Location: Oakland, CA
Client: The City of Oakland
Scope: Urban Planning
Oakland’s 50-year old Coliseum area is home to the Raiders, the A’s, the Golden State Warriors and a sea of surface parking. The City of Oakland and Alameda County own the arena and the coliseum stadium; the sports franchises are lessees. As the facilities age and the sports teams consider their options for relocating elsewhere, the 350-acre site presents the City with a complex series of urban planning challenges: how to maximize the retention of the professional sports franchises that they do not control with a politically and financially feasible plan that includes new sports facilities plus retail, restaurant, hotel, office, R&D and residential development? There is much at stake and a host of moving parts.
The City’s answer has been to launch a substantial planning effort in the form of the Coliseum Area Specific Plan. At the outset, the work was bifurcated into two groups: one, led by local design firm JRDV Architects, has the job of coming up with a compelling physical and financial plan for new sports facilities and related or supporting land uses that demonstrates the financial feasibility of its implementation. Implicit in this assignment is the task of obtaining commitments from as many of the sports franchises as possible to remain in Oakland as lessees in the new stadiums.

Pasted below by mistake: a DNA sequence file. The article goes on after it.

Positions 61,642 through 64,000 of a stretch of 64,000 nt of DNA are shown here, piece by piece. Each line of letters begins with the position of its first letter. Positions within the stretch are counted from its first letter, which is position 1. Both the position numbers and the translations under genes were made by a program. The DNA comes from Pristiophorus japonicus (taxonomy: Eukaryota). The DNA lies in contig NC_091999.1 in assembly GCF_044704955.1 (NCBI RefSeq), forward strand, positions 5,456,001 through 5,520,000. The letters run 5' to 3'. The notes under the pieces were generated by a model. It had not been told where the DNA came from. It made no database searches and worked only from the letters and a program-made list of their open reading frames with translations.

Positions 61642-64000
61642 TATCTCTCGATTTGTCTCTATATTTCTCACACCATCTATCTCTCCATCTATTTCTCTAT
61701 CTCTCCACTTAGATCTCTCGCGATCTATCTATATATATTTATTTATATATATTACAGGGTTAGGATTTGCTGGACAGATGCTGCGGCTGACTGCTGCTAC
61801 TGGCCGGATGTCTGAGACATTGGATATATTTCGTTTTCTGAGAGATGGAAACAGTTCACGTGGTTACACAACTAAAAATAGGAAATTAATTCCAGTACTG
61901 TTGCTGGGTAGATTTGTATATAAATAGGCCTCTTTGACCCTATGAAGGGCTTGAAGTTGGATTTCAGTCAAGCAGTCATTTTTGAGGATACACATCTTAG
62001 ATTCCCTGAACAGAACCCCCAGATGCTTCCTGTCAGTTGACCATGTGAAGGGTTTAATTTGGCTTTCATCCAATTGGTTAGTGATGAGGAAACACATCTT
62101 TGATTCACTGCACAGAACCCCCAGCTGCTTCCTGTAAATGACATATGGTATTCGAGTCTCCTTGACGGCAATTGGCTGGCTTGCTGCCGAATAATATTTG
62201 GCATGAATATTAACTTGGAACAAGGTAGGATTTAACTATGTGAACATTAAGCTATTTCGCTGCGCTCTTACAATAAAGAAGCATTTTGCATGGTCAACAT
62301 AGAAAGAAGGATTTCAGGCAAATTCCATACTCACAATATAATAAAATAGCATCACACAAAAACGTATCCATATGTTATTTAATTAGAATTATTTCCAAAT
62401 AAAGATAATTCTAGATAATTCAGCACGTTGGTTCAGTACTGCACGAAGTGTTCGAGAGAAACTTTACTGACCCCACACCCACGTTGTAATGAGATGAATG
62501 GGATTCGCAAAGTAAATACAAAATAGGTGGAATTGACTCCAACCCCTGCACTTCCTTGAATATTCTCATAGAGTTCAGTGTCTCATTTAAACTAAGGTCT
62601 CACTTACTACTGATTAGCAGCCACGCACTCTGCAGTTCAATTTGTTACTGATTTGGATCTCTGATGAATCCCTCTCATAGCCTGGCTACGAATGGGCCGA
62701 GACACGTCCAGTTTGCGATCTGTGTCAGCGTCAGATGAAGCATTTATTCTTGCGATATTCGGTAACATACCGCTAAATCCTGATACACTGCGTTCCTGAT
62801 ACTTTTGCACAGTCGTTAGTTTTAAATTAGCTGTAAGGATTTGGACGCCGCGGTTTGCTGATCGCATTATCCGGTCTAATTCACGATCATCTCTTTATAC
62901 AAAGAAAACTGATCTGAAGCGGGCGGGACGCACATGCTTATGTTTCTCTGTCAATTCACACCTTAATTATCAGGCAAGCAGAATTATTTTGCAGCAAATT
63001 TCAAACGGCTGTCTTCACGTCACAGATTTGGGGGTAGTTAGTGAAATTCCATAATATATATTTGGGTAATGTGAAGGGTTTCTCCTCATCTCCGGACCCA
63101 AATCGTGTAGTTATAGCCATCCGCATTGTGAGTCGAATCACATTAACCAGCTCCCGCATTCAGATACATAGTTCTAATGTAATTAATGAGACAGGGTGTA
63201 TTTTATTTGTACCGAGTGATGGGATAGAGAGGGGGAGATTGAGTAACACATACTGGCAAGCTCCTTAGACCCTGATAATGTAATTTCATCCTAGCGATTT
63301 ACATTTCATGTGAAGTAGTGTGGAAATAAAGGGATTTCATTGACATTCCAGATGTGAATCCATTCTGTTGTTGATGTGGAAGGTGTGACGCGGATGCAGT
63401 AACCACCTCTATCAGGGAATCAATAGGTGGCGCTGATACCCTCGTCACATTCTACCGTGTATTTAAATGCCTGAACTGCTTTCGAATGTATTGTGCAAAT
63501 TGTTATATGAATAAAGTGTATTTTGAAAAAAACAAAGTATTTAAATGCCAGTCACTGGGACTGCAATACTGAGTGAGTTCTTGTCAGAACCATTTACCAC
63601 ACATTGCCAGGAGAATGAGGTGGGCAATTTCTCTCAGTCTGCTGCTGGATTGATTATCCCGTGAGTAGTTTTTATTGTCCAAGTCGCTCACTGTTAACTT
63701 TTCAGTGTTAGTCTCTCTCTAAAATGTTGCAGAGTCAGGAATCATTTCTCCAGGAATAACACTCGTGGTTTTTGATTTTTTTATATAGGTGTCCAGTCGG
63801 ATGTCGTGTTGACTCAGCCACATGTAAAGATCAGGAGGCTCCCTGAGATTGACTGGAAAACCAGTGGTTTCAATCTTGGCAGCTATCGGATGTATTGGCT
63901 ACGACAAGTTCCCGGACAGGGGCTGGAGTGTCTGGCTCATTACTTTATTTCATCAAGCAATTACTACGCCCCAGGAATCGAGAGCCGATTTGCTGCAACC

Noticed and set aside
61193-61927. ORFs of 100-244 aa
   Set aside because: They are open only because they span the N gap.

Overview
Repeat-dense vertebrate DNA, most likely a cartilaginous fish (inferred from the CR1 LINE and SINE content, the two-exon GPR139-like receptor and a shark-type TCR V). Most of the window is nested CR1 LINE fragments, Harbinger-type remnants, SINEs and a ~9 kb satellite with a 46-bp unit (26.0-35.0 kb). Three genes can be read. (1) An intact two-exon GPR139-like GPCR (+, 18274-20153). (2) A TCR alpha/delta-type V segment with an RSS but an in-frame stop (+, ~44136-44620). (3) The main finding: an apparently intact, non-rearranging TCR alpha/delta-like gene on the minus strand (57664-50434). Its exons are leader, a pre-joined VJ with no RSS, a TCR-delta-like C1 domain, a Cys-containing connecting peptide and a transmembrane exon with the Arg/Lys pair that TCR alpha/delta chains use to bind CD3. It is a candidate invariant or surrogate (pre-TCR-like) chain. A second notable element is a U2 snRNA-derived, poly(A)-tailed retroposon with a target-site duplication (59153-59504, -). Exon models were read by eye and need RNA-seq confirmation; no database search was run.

The other half of the effort, led by Lamphier-Gregory, involves the actual writing of the Specific Plan - providing the City with a working document or guide for decision-makers in determining the nature, scale, type and functional relationships among future land uses there, and preparing an EIR so that the Plan can be adopted and implementation can proceed. Given the uncertainty regarding the future of the sports teams (made real by the Warriors efforts to relocate to Pier 30-32 on the San Francisco waterfront, and the A’s stated desire to relocate to San Jose) the Plan, of necessity, is a flexible strategy that can accommodate all - or none - of the sports facilities. The Specific Plan establishes a land use and development framework, identifies transportation and infrastructure improvements, and recommends implementation strategies. While the proposed Project presents one vision for how the Coliseum Area might ultimately be developed (the Master Plan), it also provides flexibility for other potential land use outcomes.
As of this writing the Master Plan for Coliseum City has been released publicly and work on the technical aspects of the Specific Plan and EIR are underway.
Images courtesy of JRDV Architects/City of Oakland